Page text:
How to choose the perfect hero background image for your site

One of the most popular current website design trends is the use of hero images — large pictures that cover a large portion of the screen, often with text overlaid. Hero images are great for capturing attention and providing an immersive, captivating experience on your website, but selecting the best picture to use can be tricky. Focusing on primarily three aspects of your photos, here are some tips to help you choose the perfect hero image for your website.


When choosing a background image for your website, consider that it will cover most of all of your viewers’ screens. Low-resolution images will look grainy on high-resolution screens. Even many mobile devices have screen resolutions approaching or exceeding HD (1920×1080), and as we mentioned recently when discussing outdated websites, 85% of computers have a resolution at or above 1366×768. With all of this in mind, the minimum resolution you’ll want to use for a hero image is 1366×768, and you’d be wise to select an image with HD resolution or above.

That said, don’t go overboard with image resolution. As resolution increases, so does loading time. If you upload a 6000×4000 uncompressed PNG image as your background hero image, it could load very slowly on slower internet connections. A content delivery network can help speed up loading times, but there’s only so much you can do to compensate for a gigantic file. Consider using a JPG file for a smaller file size, and use a medium compression so it doesn’t have visual artifacts but you can keep the file size down.

This downloadable template shows what parts of an image will be cropped based on the user's device.

This downloadable template shows what parts of an image will be cropped based on the user’s device.


For a full-screen hero image, consider the variety of devices that browse your site. Some computers use 4:3 screen ratios and others have 16:9 widescreen monitors. Mobile visitors probably view your site in portrait orientation but sometimes they flip their phones sideways and browse in landscape orientation. So how can you be sure your hero image looks good on a wide range of devices?

The key is to use an image that is zoomed out far enough that the subject will remain visible regardless of cropping. As seen in the downloadable image template, only the vertical and horizontal middle 50% of an image is guaranteed to be shown on any device, regardless of orientation. When you consider the screen real estate browser menu bars and tabs can take up, that space could diminish even further.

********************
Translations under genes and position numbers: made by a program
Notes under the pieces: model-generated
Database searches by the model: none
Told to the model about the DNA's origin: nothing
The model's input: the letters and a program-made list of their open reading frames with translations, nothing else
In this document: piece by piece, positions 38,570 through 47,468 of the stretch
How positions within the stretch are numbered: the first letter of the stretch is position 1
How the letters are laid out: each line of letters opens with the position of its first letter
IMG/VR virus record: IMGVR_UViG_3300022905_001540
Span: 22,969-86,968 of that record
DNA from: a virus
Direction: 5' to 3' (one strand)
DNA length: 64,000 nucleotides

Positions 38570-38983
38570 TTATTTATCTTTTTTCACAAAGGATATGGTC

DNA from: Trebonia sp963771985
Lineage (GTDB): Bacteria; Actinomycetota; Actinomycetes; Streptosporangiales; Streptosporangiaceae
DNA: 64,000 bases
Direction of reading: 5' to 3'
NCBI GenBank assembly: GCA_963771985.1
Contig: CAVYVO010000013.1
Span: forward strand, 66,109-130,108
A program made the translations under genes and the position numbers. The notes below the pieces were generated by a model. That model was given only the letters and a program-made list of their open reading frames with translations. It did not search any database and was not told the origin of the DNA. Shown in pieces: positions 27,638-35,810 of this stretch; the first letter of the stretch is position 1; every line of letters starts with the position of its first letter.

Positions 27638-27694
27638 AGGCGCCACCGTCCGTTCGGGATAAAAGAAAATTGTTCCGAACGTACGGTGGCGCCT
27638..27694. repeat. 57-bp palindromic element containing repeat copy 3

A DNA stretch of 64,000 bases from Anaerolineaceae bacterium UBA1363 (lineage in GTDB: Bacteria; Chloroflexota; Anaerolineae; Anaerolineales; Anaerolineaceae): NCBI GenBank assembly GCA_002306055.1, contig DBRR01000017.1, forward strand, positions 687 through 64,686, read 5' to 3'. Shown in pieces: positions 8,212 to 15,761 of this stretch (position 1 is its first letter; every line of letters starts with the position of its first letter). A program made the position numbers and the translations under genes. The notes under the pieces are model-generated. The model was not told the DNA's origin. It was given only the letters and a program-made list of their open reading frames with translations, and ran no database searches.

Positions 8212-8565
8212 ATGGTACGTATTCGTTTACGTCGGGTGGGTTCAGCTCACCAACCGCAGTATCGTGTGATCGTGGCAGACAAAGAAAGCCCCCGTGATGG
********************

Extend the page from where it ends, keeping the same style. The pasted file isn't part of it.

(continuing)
Feel free to download the hero image template here, and if you use layered image editing software like Photoshop, lay it over your image to see what parts of your image will show on any device. The yellow box shows a typical 4:3 computer monitor. The blue box shows a smaller viewing area for a 16:9 computer monitor or a cell phone held in landscape orientation. The smaller red box shows how an image is further cropped on 2:1 (18:9) phones like the iPhone X. On the other hand, images are cropped very differently on phones held in portrait orientation, as seen with the green box representing a 16:9 phone and violet box representing an 18:9 phone. The gray box in the middle of the image shows the area that is always visible regardless of the device.

As you can tell from the template image, a square image works well. If you choose a landscape image, portrait devices will crop off so much more of the image that you won’t have much left. We chose a 1920×1920 image size so that it will crop to HD 1080p vertically or horizontally.


Contrast also plays a major factor in a good hero image choice if you’re planning to lay text over the image. Since the text will be one solid color, it needs to stand out enough from the image enough to be legible. Because the text will be placed over different parts of the image depending on the device’s orientation, it helps to have a minimal contrast throughout the image. If the image has dark areas and light areas, text will be washed out regardless of whether you choose black or white text. However, if the image is mostly dark or mostly light, you can choose the opposite for your text and ensure it will still show up. It’s also common to overlay a medium-opacity black or white color over the image to darken or lighten the image. For example, laying a 50% opacity white color over the image makes it light enough that black text will show up well. You can also overlay a medium-opacity solid color over the image to achieve the same effect. We use this technique frequently on our featured images for our WordPress tips.